Where are you going?
In June, Stephen, Drew, Matthew and I will have a three-week tour of Europe.  We’ll start in London for five days, then take the chunnel to Paris for another 5 days, and end the trip in Northern Italy, with stays in Venice, Florence, and Rome.  In each of those cities, there’s a famous “Holy Family” painting that will be a kind of touchstone – reminding us of the purpose of our journey.  We plan to explore the churches and museums, and have a lot of fun being tourists in these beautiful cities.
What do you most look forward to on your sabbatical?
It’s hard to choose just one thing!  Rome will be a special visit… there, we’ll be staying with one of my seminary classmates and close friends, who is the rector of St. Paul’s within the Walls in Rome.  It will be fun to experience Rome from the perspective of a true resident of the city.  Of course, I’m also pretty excited about the Harry Potter tour in London!
How do you think this time away will strengthen your work at St. Margaret’s?
The photography courses that I’ve already begun are beginning to reveal to me what I hope to gain – a new perspective.  This will be strengthened in the silent retreats, in my study of art, in the exploration of new cities, and especially in the devoted time with my beloved family.  I can’t say exactly how I will grow… I don’t know exactly what lessons I will learn, but I do know that by taking this intentional time my spirit will be nourished in a way that will inspire my preaching, give me insight for God’s work among us, and renew the love that I am called to share at St. Margaret’s.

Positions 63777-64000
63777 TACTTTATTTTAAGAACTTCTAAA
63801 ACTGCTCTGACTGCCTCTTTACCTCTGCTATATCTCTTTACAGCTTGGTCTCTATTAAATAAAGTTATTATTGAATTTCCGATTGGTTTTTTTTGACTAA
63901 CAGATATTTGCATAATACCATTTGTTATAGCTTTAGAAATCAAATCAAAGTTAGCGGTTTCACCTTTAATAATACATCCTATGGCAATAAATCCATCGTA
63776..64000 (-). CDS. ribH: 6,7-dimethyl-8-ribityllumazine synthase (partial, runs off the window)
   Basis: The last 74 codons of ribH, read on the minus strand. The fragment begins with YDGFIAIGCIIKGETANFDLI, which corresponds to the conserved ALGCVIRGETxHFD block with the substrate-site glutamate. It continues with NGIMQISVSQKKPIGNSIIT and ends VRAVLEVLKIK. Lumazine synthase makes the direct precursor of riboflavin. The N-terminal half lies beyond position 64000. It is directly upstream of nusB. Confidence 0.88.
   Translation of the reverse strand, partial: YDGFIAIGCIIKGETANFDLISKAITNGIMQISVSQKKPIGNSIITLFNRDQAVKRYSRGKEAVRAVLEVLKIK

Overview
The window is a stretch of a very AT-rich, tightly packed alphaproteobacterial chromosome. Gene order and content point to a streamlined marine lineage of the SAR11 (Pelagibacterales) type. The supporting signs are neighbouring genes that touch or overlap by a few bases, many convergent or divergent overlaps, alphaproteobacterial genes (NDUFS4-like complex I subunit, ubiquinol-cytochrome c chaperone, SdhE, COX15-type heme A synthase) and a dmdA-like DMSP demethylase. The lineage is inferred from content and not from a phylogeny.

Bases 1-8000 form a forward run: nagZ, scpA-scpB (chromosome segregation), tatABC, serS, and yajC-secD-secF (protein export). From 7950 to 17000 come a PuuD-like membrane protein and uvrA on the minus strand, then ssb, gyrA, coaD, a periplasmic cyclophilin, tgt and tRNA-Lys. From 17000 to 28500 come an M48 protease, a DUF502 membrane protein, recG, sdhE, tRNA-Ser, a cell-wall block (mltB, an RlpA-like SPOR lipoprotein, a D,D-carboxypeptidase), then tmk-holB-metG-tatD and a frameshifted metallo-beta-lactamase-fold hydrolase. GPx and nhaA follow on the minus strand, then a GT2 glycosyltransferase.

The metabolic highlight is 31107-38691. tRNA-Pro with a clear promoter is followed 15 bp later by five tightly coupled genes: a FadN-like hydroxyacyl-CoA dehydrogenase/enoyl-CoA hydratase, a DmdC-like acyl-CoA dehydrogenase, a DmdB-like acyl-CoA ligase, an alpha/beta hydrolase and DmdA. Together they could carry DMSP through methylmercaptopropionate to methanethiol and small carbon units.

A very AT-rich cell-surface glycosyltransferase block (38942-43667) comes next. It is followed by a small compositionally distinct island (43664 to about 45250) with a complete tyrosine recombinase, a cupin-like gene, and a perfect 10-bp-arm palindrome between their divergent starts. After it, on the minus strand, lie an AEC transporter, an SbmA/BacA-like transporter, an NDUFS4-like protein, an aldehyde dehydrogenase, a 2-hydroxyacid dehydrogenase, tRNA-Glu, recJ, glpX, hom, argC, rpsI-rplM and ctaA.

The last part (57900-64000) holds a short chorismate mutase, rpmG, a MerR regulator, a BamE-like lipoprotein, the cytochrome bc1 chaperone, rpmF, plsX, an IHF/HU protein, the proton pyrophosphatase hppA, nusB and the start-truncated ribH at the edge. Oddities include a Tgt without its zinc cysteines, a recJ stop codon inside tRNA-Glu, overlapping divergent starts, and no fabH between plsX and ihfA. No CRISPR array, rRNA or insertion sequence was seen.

Where do you hope to have the most fun?
Now that Ronnie Beggs has taught me to use the Segway, I think I’m ready for a Segway tour through the streets of Paris!
What do you think your greatest challenge will be?
I think the two quiet retreats will be a challenge.  They are both planned to be solitary retreats – except for dinner with the nuns – and I have never done anything quite like that.  The challenge will be to be truly silent, and to accept whatever God will bring to me in that silence.
How can we keep up with what you’re doing?
All of you are welcome to “friend me” on Facebook or follow me on Instagram.  I plan to be posting pictures as I seek to see the holy through this experience.
How can we best support you while you’re away?
Please do pray for me and for my family.  And, please be a support to one another.  By coming together to be the Church – to continue Bringing the Good News – you give me the freedom to be absent for a little while.  Thank you!!

What are the Stations of the Cross?

Dear Maggie,

What are the Stations of the Cross?

Pondering Pilgrim

Dear Pondering,

We all love a journey—they can be hard n’ they can be joyous, but we usually leave having felt and learned more than when we first departed for the trip.  From the earliest days of the Christian faith people have wanted to remember Christ’s journey to the cross, the pilgrimage that led to our salvation.  Many Christians traveled to Jerusalem to follow the path that became known as the Via Dolorosa, the “Way of Grief,” which is what tradition holds was the path Jesus took to the cross.  As pilgrims came there they began to imagine where certain events in the Gospels took place such as where Jesus was condemned and where Simon picked up the cross.  By the 15th Century these became codified in 14 “Stations of the Cross,” nine of which are on the actual road and five of which are inside the Church of the Holy Sepulcher.